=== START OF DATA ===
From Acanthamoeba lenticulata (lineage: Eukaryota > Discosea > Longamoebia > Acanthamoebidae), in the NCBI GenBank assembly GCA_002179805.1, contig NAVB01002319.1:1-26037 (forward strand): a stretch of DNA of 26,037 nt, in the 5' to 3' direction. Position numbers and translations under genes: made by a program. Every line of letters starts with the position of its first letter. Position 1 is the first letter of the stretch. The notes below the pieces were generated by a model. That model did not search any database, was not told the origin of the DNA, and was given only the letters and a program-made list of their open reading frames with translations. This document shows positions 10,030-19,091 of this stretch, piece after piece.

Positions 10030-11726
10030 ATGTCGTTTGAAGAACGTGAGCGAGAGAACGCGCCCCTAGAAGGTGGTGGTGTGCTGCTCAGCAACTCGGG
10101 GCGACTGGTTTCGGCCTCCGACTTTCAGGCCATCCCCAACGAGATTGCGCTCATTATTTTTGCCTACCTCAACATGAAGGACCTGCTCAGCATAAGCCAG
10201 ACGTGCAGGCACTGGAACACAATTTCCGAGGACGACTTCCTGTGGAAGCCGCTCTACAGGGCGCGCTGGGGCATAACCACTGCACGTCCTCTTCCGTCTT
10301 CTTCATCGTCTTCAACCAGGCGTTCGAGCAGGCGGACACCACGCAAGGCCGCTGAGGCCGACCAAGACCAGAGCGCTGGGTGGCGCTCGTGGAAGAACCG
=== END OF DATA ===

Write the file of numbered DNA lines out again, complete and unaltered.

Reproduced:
From Acanthamoeba lenticulata (lineage: Eukaryota > Discosea > Longamoebia > Acanthamoebidae), in the NCBI GenBank assembly GCA_002179805.1, contig NAVB01002319.1:1-26037 (forward strand): a stretch of DNA of 26,037 nt, in the 5' to 3' direction. Position numbers and translations under genes: made by a program. Every line of letters starts with the position of its first letter. Position 1 is the first letter of the stretch. The notes below the pieces were generated by a model. That model did not search any database, was not told the origin of the DNA, and was given only the letters and a program-made list of their open reading frames with translations. This document shows positions 10,030-19,091 of this stretch, piece after piece.

Positions 10030-11726
10030 ATGTCGTTTGAAGAACGTGAGCGAGAGAACGCGCCCCTAGAAGGTGGTGGTGTGCTGCTCAGCAACTCGGG
10101 GCGACTGGTTTCGGCCTCCGACTTTCAGGCCATCCCCAACGAGATTGCGCTCATTATTTTTGCCTACCTCAACATGAAGGACCTGCTCAGCATAAGCCAG
10201 ACGTGCAGGCACTGGAACACAATTTCCGAGGACGACTTCCTGTGGAAGCCGCTCTACAGGGCGCGCTGGGGCATAACCACTGCACGTCCTCTTCCGTCTT
10301 CTTCATCGTCTTCAACCAGGCGTTCGAGCAGGCGGACACCACGCAAGGCCGCTGAGGCCGACCAAGACCAGAGCGCTGGGTGGCGCTCGTGGAAGAACCG